The lockdown caused by the coronavirus has resulted in a disruption of livelihoods of people in various sectors in a big way. Ryan Cranney, the CEO of Cranney Farms in Oakley, Idaho, is a potato farmer who’s been left with a mountain of potatoes after restaurants who used to turn it into french fries, have been shut by the government order.
“All the way from the upscale restaurants to the family sit-downs, diners. Stuff like that,” Cranney said. “That’s just taking a total beating. Foodservice numbers are down, restaurant business may be as much as 80, 85 percent in some places.”
“I didn’t really have a market for those potatoes, it’s something I would have had to dump or go to cattle feed.”
So Cranney decided to do something about it instead of letting it rot, he shared on the unofficial Cranney Farms Facebook page on April 14 a unique, limited-time offer. “FREE POTATOES,” the post read. “We started dumping potatoes today as we have no home for them because of this Covid 19 disaster. The potato supply chain has definitely been turned upside down. If you would like a few bags come on by.”
The post showed a pile of millions of potatoes. “About 6000 bags, 100-pound bags,” Cranney clarified. “I mean there were several million individual potatoes.”
He added, “I just felt like it could be something to maybe give back to the community. I know people are struggling financially with the shutdown of the economy.”
People started to respond and came from near and far to pick-up some. “There’s been times where there were 20 or 30 cars there at a time,” the farmer said. “I think in the next several hours, most of that’s going to be all gone.”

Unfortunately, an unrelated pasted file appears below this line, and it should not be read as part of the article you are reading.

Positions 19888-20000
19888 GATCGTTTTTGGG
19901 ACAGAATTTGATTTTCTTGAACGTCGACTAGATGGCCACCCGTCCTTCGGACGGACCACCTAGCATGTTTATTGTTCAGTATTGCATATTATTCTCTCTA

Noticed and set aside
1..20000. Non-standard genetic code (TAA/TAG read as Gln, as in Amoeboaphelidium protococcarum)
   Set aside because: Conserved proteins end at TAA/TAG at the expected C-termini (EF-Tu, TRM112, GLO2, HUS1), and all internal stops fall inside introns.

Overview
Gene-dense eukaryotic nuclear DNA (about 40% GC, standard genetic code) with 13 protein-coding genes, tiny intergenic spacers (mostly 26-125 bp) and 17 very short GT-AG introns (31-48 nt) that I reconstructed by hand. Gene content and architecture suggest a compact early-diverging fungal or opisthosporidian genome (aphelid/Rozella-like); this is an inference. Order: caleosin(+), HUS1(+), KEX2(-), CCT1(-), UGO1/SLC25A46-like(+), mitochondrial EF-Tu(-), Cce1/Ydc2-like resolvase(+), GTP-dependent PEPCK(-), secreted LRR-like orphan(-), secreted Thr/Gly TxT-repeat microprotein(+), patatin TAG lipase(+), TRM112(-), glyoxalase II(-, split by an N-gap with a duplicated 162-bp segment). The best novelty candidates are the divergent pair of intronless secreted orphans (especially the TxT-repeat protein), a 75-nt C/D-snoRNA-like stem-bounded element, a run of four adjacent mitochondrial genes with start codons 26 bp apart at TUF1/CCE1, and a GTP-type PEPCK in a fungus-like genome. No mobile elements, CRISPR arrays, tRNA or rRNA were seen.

The act of kindness has had a ripple effect, with many of the people who responded to the offer delivering some of their bounty to others who could use them.
“A lot of the people there were not necessarily gathering potatoes for themselves, but they were gathering them for somebody else and going and delivering those, whether it was to friends, or neighbors, or family members, somebody they know that’s struggling,” Cranney explained.
Cartloads of the potatoes were taken off-site to give to more people who could enjoy them. Cranney Farms Facebook page from Thursday said that several groups came together to provide an additional pick-up point in Twin Falls, Idaho.
Cranney is unsure about the future, he says that the financial hit on farmers is “going to be painful for a lot of people.”
“We’ve decided to cut back the number of acres of potatoes that we are planting for the 2020 year,” he said. “I think the only thing worse than not planting them, is to plant them and not having a market for it.”
Let us pray for farmers like Cranney who are facing disastrous times like these due to COVID-19, that God would intervene and stop this pandemic and that people and businesses would be able to function again.